A couple of years ago, a graduate school colleague and I were talking about our growing excitement (tinged with well-deserved trepidation) about going to see the new Indiana Jones movie, Kingdom of the Crystal Skull. For the most part, we were just looking for a nostalgia trip. We wanted to hear the theme music, see Indy toss a punch, snap his whip, and — most importantly — pull a notebook from his pocket, bound in thick cowhide worn smooth and spotty from years of use, rubbed to a shine from being stuffed in and out of that pocket, its pages inevitably covered in diagrams, rubbings of engravings and inscriptions, translations of aphorisms originating from Sanskrit, Greek, Farsi, and any number of exotic-sounding languages (at least, those languages had seemed exotic and fascinating to our childhood selves).
That’s what had always made Indy a unique hero, in our eyes; there were any number of silver screen cowboys who could fire a pistol,t, or slick spies with laser-beams built into the bands on their watches, to say nothing of an entire legion of John McClane knock-offs who could spout off witty one-liners as they dodged bullets and capped evildoers. But Indy was a scholar; he was a nerd, like us.
Sure, he was clearly more at home in the desert, say, than in the classroom — Harrison Ford’s obvious discomfort during the brief classroom scenes always added a subtle extra layer to a potentially two-dimensional character, I’ve always thought — but Indy’s interests were clearly more closely aligned with the thrill of scholastic pursuit than with wrestling with snakes (the first time I heard Indy hiss that he hated snakes, I bonded with the character forever) and sweating in the desert. Now, I love the outdoors — I would spend every weekend on a hiking trail if time and money allowed — but as a kid, I was more interested in books. Books about the dark places of the earth, about the dark ages, the people and places that history had forgotten. I devoured books about historical oddities and oddballs. Strangely enough, I stayed away from the usual fodder; I tackled The Hobbit only when a classmate bragged that he had finally read something I had not, and it wasn’t until my teens that Idiscovered the TSR publications — the Dragolance series, Forgotten Realms, and so forth.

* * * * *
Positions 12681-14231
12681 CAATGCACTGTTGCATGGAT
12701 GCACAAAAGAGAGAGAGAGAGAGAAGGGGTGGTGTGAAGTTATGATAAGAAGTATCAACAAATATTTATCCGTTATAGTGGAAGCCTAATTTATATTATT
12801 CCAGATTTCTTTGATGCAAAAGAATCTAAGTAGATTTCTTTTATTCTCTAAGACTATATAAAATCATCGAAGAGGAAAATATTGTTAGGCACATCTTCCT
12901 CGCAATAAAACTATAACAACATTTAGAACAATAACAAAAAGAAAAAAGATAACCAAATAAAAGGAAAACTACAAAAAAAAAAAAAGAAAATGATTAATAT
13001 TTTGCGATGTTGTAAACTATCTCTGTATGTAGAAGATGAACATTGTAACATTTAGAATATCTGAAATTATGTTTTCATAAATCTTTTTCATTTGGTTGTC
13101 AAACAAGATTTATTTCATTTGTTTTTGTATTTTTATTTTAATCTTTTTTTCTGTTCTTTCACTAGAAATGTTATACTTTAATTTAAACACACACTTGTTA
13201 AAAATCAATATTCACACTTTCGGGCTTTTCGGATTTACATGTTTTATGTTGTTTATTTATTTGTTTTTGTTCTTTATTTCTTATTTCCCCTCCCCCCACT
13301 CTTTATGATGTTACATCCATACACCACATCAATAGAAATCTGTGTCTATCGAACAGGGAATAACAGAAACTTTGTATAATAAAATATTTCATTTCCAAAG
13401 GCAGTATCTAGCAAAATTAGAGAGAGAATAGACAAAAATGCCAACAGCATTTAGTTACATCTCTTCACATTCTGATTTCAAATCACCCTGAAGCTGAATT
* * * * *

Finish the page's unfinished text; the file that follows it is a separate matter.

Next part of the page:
I preferred nonfiction whenever I could get it, however I could get it. I read the Laura Ingalls Wilder series many times over — I grew up right on the edge of the last remaining stand of the Big Woods, so I felt a certain kinship to the series. When we were tasked with an extensive research project on the Civil War in the seventh grade, I decided to research Ulysses S. Grant, and — keep in mind, young’uns, this was in the days before Al Gore had even dreamt of the interwebs — promptly marched to the public library and checked out a biography. A big one. Very dense. With far more detail and insight than a thirteen year-old could conceivably track, and probably far more Freudian analysis of sexual drives, etcetera, than I probably needed to think about at that age.
The point of all this is to provide an “in” for the reasons I’ve become gripped by cognitive science and theories of cognitive structure. When I began my graduate school career, I was stunned to hear professors describe the motivation for reading and studying literature strictly in terms of aesthetics and pleasure — as in, “we are drawn to read that which takes a form that we find pleasing”; surely there was more at stake than that! Surely literature has a purpose that goes beyond just “pretty words on a page!” Of course, as my studies progressed, I gained a more nuanced perspective regarding the complex relationship between aesthetics and pleasure (a relationship that some scholars have turned to cognitive science to explain, and perhaps I’ll cover some of that in a later entry).
To me, literature was, is, and always will be the key to a mystery — the human mystery. How it is that we think, feel, and experience life, and how we are able to use little marks on a page, or computer screen, to transmit our understanding of intensely personal phenomena across space and time. To understand not who, but what we are. Just as Shakespeare’s generation could not, after theological debate and conjecture following in the wake of the Reformation, so easily accept the simple notion of man as imago dei, so too have our perceptions of what we are been irrevocably altered by the legacy of Darwin.
Just as Hamlet, who could only cry that he had “that within which passeth show” and yet could not explain just what that meant, who came close to understanding the nature of consciousness when he found himself unable to resolve the opposition between “to be” and “not to be,” we have much to gain from entering the “undiscovered country” of consciousness and exploring, notebook in hand, its pages covered in diagrams, impressions of moments and places long-since relegated to the ruins of memory, with just a few blank pages left for recording what we discover next.
P.S. — In case you’re at all intrigued, Percy Fawcett — shown in the picture above — was a British explorer, adventurer, and surveyor, who disappeared in the Brazilian jungle in 1925 while searching for a lost civilization he believed to occupy a city he called “Zed.” A friend and associate of British adventure writers such as H. Rider Haggard and Sir Arthur Conan Doyle, Fawcett is also said to be at least part of the inspiration for the character of Indiana Jones. Check out the Wikipedia Entry for Percy Fawcett.